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Socially Optimal Coordination: Characterization and Policy Implications

  • George-Marios Angeletos
  • Alessandro Pavan

In recent years there has been a growing interest in macro models with heterogeneity in information and complementarity in actions. These models deliver promising positive properties, such as heightened inertia and volatility. But they also raise important normative questions, such as whether the heightened inertia and volatility are socially undesirable, whether there is room for policies that correct the way agents use information in equilibrium, and what are the welfare effects of the information disseminated by the media or policy makers. We argue that a key to answering all these questions is the relation between the equilibrium and the socially optimal degrees of coordination. The former summarizes the private value from aligning individual decisions, whereas the latter summarizes the value that society assigns to such an alignment once all externalities are internalized.

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Paper provided by National Bureau of Economic Research, Inc in its series NBER Working Papers with number 12778.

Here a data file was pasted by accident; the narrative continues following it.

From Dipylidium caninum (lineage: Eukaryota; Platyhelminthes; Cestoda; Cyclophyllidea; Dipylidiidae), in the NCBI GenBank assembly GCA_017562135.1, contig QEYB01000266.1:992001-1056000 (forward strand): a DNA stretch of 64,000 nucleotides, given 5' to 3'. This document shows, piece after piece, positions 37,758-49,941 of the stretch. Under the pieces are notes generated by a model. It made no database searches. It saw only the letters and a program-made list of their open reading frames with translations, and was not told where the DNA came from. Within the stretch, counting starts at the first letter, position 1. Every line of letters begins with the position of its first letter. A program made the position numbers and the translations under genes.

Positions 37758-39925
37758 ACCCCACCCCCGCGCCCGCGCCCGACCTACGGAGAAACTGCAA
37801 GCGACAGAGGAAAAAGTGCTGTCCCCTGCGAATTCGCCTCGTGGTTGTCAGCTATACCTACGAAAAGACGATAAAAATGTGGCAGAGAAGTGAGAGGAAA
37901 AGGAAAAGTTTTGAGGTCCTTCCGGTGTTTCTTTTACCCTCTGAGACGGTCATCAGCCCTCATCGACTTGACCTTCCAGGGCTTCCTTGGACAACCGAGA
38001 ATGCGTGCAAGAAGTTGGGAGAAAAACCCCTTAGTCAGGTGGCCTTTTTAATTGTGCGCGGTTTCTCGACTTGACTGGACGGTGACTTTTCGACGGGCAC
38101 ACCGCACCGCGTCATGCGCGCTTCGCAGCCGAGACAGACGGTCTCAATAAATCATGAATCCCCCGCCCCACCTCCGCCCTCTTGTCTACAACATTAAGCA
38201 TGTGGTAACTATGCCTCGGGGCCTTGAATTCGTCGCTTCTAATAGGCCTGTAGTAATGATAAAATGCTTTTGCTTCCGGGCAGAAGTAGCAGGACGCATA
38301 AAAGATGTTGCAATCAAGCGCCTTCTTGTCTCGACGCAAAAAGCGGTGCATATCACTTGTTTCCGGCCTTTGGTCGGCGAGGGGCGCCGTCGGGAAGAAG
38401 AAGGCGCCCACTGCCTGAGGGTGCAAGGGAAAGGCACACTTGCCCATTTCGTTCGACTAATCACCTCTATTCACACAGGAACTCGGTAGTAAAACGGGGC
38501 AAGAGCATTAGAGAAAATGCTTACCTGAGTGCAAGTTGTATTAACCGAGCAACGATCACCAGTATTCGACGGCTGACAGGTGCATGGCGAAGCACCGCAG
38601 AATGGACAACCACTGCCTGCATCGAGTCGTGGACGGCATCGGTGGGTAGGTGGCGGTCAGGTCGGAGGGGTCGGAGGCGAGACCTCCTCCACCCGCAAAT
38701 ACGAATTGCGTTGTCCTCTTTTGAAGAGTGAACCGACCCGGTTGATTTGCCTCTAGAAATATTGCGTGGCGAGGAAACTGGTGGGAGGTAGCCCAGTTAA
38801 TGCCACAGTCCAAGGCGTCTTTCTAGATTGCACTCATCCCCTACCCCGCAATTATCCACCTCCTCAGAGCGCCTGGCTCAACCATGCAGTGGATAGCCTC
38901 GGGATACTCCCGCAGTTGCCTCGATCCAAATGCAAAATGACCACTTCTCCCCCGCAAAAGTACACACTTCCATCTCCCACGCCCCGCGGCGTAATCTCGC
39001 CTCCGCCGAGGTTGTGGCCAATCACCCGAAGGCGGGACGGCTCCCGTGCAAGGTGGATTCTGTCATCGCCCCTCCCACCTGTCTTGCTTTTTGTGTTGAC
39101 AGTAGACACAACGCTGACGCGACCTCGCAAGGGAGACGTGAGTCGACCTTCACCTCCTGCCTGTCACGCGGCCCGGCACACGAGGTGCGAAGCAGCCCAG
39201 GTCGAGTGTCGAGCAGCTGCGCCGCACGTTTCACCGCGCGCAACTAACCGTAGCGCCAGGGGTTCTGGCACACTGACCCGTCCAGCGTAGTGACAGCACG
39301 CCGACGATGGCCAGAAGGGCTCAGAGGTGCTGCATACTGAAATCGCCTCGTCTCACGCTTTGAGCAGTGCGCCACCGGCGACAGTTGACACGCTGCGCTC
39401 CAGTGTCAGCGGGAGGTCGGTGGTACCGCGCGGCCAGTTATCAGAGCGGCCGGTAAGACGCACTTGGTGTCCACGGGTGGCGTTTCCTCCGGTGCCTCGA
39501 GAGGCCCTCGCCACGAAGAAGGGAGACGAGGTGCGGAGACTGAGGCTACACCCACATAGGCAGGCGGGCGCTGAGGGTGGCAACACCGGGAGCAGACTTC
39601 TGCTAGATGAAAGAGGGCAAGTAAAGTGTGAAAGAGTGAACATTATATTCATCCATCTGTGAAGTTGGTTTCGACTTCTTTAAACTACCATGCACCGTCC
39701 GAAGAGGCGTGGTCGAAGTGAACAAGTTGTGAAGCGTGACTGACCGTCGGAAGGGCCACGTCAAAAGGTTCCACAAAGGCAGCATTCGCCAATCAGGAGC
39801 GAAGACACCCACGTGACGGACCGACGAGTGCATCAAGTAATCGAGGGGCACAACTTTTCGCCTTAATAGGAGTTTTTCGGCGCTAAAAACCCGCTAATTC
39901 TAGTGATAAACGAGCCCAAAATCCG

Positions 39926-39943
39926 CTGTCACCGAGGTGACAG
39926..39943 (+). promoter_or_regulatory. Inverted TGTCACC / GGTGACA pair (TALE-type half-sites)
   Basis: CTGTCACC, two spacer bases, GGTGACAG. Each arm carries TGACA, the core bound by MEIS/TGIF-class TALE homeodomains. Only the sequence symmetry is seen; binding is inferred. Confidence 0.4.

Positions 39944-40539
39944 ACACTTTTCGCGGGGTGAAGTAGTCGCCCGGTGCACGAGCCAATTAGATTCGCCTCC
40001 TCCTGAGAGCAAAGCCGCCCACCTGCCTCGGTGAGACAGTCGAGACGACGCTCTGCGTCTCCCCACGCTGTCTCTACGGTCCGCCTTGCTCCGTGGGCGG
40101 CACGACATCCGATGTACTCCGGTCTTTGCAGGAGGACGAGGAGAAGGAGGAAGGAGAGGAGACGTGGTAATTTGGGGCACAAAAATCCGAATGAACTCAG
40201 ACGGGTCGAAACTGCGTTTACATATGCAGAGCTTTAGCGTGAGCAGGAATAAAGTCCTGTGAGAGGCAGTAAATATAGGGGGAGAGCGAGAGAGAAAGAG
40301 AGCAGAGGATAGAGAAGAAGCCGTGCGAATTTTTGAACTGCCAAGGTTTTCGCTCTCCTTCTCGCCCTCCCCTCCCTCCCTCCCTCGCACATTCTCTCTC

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Date of creation: Dec 2006
Date of revision:
Publication status: published as George-Marios Angeletos & Alessandro Pavan, 2007. "Socially Optimal Coordination: Characterization and Policy Implications," Journal of the European Economic Association, MIT Press, vol. 5(2-3), pages 585-593, 04-05.
Handle: RePEc:nbr:nberwo:12778
Note: EFG ME
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  1. Edmans, Alex & Gabaix, Xavier, 2010. "Tractability in Incentive Contracting," Working Papers 10-13, University of Pennsylvania, Wharton School, Weiss Center.
  2. Spear, Stephen E & Srivastava, Sanjay, 1987. "On Repeated Moral Hazard with Discounting," Review of Economic Studies, Wiley Blackwell, vol. 54(4), pages 599-617, October.
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  19. Bernard SALANIE, 1990. "Sélection adverse et aversion pour le risque," Annales d'Economie et de Statistique, ENSAE, issue 18, pages 131-149.
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